Calendula - Plant
Originally grown for use as a seasoning or for medicinal properties, calendula have become popular for their cheerful, bright yellow or orange flowers that follow the path of the sun throughout the day in the same way that sunflowers do.
|Common name||Flower colours||Bloom time||Height||Difficulty|
|Pot Marigold, English Marigold, Poet s Marigold.||Yellow, Orange.||From early summer until frost.||1.5 to 2 feet,||Easy.|
Planting and care
Calendula is best planted in prepared garden beds or large containers filled with organic potting soil. Prior to planting in beds, work a shovelful or two of well-aged manure or compost into the ground to improve soil conditions.
|Full sun||Loamy soil, Sandy soil||Medium||20 to 30 degrees C||Use any organic fertilizer|
- Select a spot for calendula that receives full sun. Calendulas do not require any special soil.
- Plant calendula seeds in the spring after the last frost in your area.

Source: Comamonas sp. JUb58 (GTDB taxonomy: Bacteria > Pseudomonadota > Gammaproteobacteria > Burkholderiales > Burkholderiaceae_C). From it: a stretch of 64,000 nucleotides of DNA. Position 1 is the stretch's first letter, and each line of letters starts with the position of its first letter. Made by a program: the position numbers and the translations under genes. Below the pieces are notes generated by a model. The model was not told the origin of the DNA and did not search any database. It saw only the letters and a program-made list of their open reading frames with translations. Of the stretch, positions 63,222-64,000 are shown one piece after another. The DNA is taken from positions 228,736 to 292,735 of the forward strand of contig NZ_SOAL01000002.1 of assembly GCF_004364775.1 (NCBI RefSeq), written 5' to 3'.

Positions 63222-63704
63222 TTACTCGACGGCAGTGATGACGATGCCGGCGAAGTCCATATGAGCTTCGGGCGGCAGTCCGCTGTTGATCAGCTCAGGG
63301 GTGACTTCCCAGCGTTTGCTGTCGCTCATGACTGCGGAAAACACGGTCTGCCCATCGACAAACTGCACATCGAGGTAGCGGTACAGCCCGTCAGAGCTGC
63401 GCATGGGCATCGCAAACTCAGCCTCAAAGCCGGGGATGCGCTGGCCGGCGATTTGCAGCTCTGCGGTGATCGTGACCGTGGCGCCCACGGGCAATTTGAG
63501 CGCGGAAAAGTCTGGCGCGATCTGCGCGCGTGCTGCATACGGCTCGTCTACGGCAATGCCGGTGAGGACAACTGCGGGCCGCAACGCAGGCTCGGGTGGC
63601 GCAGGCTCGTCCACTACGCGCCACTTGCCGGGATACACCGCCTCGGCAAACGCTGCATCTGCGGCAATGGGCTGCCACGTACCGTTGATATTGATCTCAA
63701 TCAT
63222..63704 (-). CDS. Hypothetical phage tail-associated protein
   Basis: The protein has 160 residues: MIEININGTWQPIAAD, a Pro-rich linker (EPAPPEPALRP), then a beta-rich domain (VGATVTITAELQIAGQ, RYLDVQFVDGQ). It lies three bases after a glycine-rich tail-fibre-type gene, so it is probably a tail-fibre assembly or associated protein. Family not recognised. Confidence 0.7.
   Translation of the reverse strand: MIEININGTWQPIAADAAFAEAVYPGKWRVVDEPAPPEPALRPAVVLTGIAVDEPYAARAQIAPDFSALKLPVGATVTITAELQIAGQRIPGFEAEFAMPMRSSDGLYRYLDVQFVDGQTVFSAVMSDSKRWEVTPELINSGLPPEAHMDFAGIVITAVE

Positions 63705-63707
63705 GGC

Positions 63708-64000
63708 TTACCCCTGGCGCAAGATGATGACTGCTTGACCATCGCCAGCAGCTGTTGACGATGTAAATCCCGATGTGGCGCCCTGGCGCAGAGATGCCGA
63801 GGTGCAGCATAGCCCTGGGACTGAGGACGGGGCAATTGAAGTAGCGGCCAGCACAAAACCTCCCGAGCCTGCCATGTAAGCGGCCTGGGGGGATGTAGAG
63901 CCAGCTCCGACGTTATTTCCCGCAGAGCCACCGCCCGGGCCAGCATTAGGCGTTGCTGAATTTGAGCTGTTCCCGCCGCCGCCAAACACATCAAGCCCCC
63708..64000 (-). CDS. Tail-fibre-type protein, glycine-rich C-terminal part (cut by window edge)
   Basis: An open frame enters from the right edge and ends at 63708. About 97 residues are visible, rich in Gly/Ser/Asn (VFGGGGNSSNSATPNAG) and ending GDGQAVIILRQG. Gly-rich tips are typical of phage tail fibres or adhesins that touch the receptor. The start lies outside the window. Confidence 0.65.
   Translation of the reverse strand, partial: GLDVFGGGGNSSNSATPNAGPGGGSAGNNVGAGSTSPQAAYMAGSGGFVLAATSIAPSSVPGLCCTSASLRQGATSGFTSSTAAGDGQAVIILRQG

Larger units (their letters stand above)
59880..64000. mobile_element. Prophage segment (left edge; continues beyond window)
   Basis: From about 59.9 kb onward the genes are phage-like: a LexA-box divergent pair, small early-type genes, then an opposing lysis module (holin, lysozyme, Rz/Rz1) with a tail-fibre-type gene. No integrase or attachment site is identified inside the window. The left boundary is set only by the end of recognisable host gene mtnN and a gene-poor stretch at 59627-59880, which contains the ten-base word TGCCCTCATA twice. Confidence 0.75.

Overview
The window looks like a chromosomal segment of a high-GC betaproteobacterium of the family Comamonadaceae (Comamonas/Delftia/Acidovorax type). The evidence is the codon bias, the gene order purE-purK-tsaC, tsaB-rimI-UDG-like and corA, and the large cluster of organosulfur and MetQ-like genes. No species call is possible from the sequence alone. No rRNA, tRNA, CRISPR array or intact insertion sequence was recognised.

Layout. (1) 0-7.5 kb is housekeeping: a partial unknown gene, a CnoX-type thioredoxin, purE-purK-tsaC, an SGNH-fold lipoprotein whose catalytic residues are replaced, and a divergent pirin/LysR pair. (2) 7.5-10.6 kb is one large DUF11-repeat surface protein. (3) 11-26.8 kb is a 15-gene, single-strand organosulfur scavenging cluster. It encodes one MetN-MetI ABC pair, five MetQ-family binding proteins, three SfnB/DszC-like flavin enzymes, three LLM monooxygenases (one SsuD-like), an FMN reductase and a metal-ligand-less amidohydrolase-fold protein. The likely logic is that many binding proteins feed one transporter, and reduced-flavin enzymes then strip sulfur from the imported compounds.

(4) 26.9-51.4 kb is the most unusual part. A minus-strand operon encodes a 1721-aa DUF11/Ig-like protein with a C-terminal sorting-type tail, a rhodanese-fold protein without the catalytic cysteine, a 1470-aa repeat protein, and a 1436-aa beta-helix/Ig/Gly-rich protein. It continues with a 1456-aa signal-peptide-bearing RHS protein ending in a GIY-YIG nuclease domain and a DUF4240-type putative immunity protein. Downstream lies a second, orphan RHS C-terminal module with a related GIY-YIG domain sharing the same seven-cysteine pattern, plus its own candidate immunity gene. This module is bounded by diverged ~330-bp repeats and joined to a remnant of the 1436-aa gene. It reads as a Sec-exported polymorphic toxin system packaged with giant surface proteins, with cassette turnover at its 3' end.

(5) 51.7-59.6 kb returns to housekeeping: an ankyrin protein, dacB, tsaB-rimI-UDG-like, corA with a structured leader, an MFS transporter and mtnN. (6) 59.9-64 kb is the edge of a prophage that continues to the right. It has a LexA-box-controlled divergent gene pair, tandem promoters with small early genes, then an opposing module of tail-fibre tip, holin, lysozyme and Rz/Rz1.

- Plant seeds about 1/4 to 1/2 inch (.64 to 1.27 cm) deep and 4 to 6 (10.16 to 15.24 cm) apart.
- Water the seedbed immediately after planting being careful not to wash the seeds out of their spots.
- Water the plants as needed to keep the soil moist, but be careful not to overwater.
- The soil should not be soaking wet.
- When the calendula seedlings are about 3 inches (7.62 cm) high, thin them so that the remaining plants are 8 to 12 inches (20.32 to 30.48 cm) apart.
- Apply a thin layer of compost to the calendula plants in midsummer.
Culinary use: Calendulaâ€™s edible flowers and spicy leaves add zest to summer salads and will draw plenty of ooohs and ahhs when presented in a meal.